Many grocery and super stores recycle clean, dry plastic bags.  Many people recycle their plastic grocery sacks (“t-shirt bags”), but did you know you can also recycle other plastic bags from packaging (and inflated “plastic film” (deflate first)), cereal box liners, frozen food bags and more?  Some stores do not put them in obvious places, so it would be an extra bonus to encourage your local store to put the bag recycling container in a very obvious location.

Start reusing containers when you shop

Level 1  – Start buying in bulk.  Briana Ryan has some suggestions on how to ease into buying food in the bulk section here.

Bulk Food Shopping

Bulk Food Shopping – Photo Credit: Briana Ryan

Level 2 – Reuse plastic containers like this

Reusable Plastic Container with Lid

Reusable Plastic Container with Lid

Level 3 – Bring your own (clean) Mason jar (pre-weigh using a kitchen or postal scale and write the TARE weight on the jar in permanent marker)

Bulk Food Mason Jars

Bulk Food Mason Jars

CHALLENGE:  Post a photo of your new commitment for 2017 and tag #SustainableThree

&/OR Tweet about it @SustainThree

Litter, Litter on the Ground…

Litter, Litter on the Ground…how long ’til you are found?


Paul Lewis…litter louts

Post Halloween candy wrappers are scattered on the ground about this time of year.  On the walk to my daughter’s school, I frequently see plastic sandwich baggies or granola bar wrappers.  (Funny, because I thought we ended littering in the 1980’s).  I usually pick them up, but sometimes it becomes an overwhelming task because there seems to be no end to it.  I have taught my children that they should pick up litter and put it in its proper place (the recycle bin if it’s recyclable, the garbage if it’s not).  But, once I (or they) pick up the litter, it is our responsibility to take care of it.

What does litter have to do with sustainable living?

Well, beyond the pure aesthetics, it can contaminate soil and water.  Especially if it seeps into the water table as well as clog storm drains and cause flooding.

On land, litter can smother plants, start fires and harm or kill animals. It also attracts rats and harmful bacteria.  On roadways, it can cause automobile accidents and injuries.  Like when people throw cans (or their fast-food restaurant waste) out their car window.  When litter (such as plastic straws and six-pack rings) end up in the ocean, it is devastating to marine life. Cigarette butts are terribly toxic.

Clean up efforts cost millions of dollars – so taxpayers are ultimately affected by litter in one form or another.  In a landmark study by Keep America Beautiful found that 85% of littering is attributed to individuals.

For our own part, we can be responsible about our own waste.  And…as you are walking around  – whether it be a parking lot, sidewalk, beach or mountain trail – pick up litter you see and dispose of it properly.  We can carry around biodegradable bags in our pockets or purses or backpacks and collect items in them until we can get it to a proper receptacle.  We’ll feel better for having done something good and the world will be a more beautiful place.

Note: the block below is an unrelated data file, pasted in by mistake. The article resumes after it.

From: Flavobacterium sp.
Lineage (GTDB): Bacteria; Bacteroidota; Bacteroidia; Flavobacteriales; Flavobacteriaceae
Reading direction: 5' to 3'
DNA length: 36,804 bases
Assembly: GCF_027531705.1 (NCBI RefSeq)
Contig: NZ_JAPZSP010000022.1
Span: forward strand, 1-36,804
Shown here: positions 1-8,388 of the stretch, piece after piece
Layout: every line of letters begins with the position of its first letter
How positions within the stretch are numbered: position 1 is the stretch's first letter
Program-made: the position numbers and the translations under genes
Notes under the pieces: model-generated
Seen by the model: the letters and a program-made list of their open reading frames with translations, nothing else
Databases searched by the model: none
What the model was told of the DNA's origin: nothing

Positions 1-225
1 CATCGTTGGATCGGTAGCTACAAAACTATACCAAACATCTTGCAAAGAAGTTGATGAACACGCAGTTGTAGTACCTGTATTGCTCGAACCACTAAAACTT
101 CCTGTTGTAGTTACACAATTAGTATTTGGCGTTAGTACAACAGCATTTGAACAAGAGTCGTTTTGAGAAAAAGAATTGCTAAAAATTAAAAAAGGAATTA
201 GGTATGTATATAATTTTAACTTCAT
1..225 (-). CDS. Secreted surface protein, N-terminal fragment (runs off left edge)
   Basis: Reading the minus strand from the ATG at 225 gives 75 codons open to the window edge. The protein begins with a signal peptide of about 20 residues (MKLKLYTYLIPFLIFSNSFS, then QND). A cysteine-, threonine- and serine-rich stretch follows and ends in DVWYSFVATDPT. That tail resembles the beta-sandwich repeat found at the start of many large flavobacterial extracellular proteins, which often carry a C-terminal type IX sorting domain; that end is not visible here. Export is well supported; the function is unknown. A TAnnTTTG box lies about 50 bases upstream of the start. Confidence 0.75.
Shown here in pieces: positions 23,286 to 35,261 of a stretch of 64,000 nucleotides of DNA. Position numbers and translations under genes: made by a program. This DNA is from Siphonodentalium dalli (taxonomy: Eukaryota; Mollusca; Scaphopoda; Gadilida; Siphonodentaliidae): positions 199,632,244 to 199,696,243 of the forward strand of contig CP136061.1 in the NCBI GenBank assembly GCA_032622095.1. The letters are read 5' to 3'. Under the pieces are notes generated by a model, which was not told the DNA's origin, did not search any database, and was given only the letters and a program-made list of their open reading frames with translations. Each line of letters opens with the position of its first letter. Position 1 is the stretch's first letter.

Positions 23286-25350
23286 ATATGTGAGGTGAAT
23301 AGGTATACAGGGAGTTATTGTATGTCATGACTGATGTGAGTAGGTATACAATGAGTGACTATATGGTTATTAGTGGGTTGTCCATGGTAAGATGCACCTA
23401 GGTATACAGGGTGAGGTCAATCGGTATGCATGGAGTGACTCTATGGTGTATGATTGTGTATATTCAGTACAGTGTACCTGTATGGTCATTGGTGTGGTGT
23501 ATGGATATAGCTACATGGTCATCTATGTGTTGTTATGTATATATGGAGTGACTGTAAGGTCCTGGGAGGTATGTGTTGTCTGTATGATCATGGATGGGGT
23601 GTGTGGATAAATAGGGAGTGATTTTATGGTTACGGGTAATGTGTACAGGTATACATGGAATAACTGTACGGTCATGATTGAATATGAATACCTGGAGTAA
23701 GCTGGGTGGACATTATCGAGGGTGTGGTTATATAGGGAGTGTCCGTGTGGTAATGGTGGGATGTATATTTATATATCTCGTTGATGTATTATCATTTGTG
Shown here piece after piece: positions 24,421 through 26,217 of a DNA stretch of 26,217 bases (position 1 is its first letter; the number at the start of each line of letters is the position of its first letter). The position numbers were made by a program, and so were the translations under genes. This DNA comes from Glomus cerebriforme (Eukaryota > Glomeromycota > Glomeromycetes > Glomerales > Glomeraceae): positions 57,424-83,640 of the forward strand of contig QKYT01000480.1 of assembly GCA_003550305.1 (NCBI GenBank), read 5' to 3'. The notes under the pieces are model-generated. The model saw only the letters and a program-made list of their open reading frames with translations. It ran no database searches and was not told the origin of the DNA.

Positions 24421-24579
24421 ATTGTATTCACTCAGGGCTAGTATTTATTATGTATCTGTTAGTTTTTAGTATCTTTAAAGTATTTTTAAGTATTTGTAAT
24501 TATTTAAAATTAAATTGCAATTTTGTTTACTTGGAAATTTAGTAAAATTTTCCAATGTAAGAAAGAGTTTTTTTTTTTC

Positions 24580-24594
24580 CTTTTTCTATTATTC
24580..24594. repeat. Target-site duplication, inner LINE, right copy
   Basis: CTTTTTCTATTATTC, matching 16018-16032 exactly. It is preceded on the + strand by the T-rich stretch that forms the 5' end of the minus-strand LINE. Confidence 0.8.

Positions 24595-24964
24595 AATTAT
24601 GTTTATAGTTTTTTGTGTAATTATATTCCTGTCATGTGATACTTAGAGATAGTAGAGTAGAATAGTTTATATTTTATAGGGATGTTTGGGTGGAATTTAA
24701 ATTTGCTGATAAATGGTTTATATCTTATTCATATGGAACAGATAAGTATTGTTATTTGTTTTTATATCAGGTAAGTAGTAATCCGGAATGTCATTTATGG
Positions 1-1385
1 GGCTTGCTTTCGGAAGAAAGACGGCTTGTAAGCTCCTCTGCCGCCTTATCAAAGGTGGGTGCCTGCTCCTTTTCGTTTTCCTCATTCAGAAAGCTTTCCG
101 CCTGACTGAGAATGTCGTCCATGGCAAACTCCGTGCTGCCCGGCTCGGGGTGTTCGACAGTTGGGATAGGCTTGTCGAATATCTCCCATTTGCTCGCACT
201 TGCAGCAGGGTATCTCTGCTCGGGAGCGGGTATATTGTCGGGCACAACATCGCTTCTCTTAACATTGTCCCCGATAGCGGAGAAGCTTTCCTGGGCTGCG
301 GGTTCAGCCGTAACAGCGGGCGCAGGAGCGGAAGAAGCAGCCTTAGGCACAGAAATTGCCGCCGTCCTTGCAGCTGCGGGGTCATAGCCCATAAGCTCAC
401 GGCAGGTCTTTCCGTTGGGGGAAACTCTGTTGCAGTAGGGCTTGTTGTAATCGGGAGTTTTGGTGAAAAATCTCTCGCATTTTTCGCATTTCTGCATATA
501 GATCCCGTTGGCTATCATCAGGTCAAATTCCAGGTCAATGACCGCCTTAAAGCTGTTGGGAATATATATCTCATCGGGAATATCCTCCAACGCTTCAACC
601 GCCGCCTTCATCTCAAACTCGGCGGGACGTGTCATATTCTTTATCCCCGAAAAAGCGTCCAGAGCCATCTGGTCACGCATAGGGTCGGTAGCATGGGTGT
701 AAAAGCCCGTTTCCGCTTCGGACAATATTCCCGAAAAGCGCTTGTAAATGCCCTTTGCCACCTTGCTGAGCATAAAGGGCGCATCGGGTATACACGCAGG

For more information on this topic, see these links:

Take Action!

Keep America Beautiful has heaps of research about littering, but also ways you can get involved:

Save Water, Time and Money – Part 3


Rob Rutledge

City sustainable development concept illustration

Another step deeper in the exploration of SmartSprinkler controllers:  again, the goal is to save water, time and money but not have a dead lawn or landscaping.

By focusing on the residential products, since I don’t have 24+ zones, I get down to a list of a few manufactures whose products I will choose from. Rachio, RainMachine, and Cyber Rain (residential). The Cyber Rain controller has some good functionality, but its price tag of $500 will eliminate it from further consideration since competing products are $200 or less and provide virtually the same functionality. Several municipal water systems offer rebates up to $100 for WaterSense controller, which helps lower the price, but not enough to bring $500 units back into consideration. Rachio and RainMachine both have very good reviews on Amazon, which is important as there is nothing quite like getting feedback from hundreds or thousands of existing customers. Additionally, both controllers have open APIs that allow for IFTTT (If This Then That) control and therefore access from devices like Amazon’s Echo (a.k.a. “Alexa”). Alexa is by no means a smart home controller, but until I take that leap it is nice to be able to control my devices all via voice.
It appears as though you can’t go wrong with either of these controllers. The RainMachine controller offers control from the unit itself, which could be helpful. It also has the option to not use its cloud service. However, Rachio recently released its 2nd generation controller which very clearly address feedback provided by customers. In addition, they are taking steps to ensure customers are happy with their purchase, and publicly standing behind their product will make the difference for me to give it a try. I have no doubt that even with extensive research, I may need some post sales support, and that gives Rachio at edge for me. After installation and usage, I will report back on progress.

Save Water, Time and Money – Part 2

Rob Rutledge

Smart Water Control – iPhone

Continuing the exploration of Smart Sprinkler controllers:  The goal is to save water, time and money but not have a dead lawn or landscaping.